Recently I posted a tweet about the idea of pixel perfection and it struck a chord with a few people, so I thought I should elaborate:
Too many new web designers chase pixel perfection. You should do what’s practical, not what’s possible.
— Nick Pettit (@nickrp) August 6, 2013
Pixel perfection doesn’t have a technical definition, but it’s basically the idea of working so hard on a design that almost every pixel has been given some degree of consideration. The contrast of every border is sharp, the space between every content module is exceptionally proportional, and the weight of every font is just so; and admittedly it looks pretty great. On the web, a pixel perfectionist will strive for a ridiculously consistent experience across every device, every browser, and every screen resolution. They often take pride in their ability to deliver on this promise to their clients.
There’s a time and place for pixel perfection, and the web is not it.
Don’t Get Me Wrong
In the fine art world, they say that a painting is never finished. Neither is a website. There’s always going to be something that you can do to make it better, even if that’s taking a design from 98% to 98.2%. If you carry this mentality through every last detail, you’re doing yourself and your stakeholders a disservice, because you’re spending a lot of time on things that don’t make a big impact.
I think the desire to tweak every detail comes from print media. Reprinting a large run is almost impossible, so it’s important to get everything right the first time. This is why major publications have lots of editors and people proofreading before they hit the press.
Things change constantly on the web, so if there’s a few small issues here and there, it’s very easy to roll out a quick update. Sure, first impressions count and you need some solid follow through after that, but don’t spend 90% of your time squeezing out the last 2% of beauty. Staying up until 3am fixing a weird padding bug in an older version of IE isn’t going to convert more customers, so get something out there and start finding the real problems. The beauty of the medium is that it’s easy to iterate.
Experimentation and Time Spent
Drawing on the comparison between print and web once more, I think the physical nature of print makes it more difficult to experiment, especially in fine art where the processes are more labor intensive. The cost of experimenting on the web is almost zero, so you should try a lot of things and see what works.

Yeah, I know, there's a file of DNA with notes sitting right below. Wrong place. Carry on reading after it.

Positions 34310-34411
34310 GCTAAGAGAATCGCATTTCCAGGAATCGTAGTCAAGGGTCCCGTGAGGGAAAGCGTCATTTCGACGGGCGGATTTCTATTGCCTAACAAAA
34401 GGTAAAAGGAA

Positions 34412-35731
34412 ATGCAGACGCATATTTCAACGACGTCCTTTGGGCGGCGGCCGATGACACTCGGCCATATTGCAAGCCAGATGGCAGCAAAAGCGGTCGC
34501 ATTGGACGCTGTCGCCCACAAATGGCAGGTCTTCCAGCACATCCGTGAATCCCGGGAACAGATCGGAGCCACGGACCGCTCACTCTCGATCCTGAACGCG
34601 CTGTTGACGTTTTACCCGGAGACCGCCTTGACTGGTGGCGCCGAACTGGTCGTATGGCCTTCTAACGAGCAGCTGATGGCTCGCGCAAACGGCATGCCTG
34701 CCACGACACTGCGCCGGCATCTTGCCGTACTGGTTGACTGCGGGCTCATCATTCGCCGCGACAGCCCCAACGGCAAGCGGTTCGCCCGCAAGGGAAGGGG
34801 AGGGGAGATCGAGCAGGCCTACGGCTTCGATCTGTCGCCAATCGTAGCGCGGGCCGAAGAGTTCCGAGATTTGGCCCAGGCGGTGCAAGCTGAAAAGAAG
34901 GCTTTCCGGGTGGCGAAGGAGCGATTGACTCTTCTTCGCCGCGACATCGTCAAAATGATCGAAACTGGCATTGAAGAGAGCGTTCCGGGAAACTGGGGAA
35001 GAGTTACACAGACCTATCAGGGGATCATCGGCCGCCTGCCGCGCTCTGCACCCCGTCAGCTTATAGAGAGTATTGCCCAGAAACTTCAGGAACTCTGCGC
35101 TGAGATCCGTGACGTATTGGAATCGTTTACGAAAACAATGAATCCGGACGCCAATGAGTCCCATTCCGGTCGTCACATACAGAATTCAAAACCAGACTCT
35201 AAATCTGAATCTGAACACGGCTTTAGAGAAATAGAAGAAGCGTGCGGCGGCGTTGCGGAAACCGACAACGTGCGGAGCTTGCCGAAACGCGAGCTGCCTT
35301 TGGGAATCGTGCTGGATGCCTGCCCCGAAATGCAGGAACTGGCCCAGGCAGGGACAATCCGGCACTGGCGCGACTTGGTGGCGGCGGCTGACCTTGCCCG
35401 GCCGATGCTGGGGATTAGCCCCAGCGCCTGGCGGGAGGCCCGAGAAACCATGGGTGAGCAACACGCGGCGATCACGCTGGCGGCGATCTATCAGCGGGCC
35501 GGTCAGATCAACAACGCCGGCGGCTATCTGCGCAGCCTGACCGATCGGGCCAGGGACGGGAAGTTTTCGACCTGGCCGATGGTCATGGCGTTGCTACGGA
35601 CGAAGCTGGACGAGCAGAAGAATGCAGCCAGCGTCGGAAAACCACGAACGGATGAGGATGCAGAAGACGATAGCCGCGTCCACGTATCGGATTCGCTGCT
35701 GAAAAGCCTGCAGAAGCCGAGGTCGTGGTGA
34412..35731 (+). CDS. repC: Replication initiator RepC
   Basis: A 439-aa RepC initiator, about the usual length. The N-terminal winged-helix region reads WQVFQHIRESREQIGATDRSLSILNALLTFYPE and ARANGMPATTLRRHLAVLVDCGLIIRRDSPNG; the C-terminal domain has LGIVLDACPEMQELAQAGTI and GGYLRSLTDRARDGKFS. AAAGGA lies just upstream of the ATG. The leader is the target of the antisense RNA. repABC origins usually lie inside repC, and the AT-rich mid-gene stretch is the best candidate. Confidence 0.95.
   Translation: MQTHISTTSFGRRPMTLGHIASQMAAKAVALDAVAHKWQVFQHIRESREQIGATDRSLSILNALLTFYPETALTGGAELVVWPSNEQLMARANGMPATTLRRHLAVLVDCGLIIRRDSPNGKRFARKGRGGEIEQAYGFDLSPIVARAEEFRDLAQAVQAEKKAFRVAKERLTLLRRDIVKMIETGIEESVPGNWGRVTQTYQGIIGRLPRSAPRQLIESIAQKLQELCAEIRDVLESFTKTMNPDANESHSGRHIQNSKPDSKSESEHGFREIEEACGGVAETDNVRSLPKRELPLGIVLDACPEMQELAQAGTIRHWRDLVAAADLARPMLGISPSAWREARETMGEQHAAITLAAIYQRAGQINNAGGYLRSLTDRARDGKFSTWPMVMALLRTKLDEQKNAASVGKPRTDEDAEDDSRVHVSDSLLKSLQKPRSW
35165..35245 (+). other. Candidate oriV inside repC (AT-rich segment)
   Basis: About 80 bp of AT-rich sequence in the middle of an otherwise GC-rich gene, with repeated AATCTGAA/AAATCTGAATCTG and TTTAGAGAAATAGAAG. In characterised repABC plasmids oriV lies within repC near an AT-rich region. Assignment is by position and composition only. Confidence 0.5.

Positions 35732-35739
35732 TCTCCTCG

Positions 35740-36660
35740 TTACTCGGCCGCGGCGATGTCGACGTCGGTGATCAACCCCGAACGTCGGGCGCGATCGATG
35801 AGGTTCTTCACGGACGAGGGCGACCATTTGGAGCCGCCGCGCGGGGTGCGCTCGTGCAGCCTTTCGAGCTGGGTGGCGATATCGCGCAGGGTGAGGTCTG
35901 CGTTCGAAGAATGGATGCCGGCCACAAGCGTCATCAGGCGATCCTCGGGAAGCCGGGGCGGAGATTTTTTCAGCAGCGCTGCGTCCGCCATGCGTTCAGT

Experimenting is how you grow as a designer. By trying out lots of different things and exploring the broadest possibilities, you’ll rapidly figure out where to focus your time. You’ll learn what works, what doesn’t, what you’re good at, and what you need to improve. Sometimes you’ll even stumble upon something that nobody has explored before, which is pretty fun. This is a big reason why I’ve been using CodePen lately: There doesn’t need to be an immediate practical application and context for your ideas.
For example, I made this CSS filmstrip (below) because it was an idea that popped into my head and it seemed like a fun way to spend an hour. I’m not totally thrilled with the way it turned out and it probably has a lot of cross-browser issues, but that’s not the point of experiments like this. If I decide to use it on a production website, I can worry about all of those things and work on them. More importantly, if I decide to create a similar experiment, I’ll have all the experience I gained from this one.
If you’re making things all the time, you’ll become faster and better. Focusing hard on one thing will give you tunnel vision and can make it difficult to see the big picture. By moving rapidly from one idea to the next, you’ll start to find efficiencies and patterns that can decrease the amount of time you spend on each project. I pause to mention this, because increasing your speed is a lynchpin of your value as a web professional. If you’re billing per project, you can work on more of them, and if you’re billing hourly, you can increase your hourly rate because you get more done in less time.
A website is never done, so learn how to put down the paint brush and move on. Everything is temporary.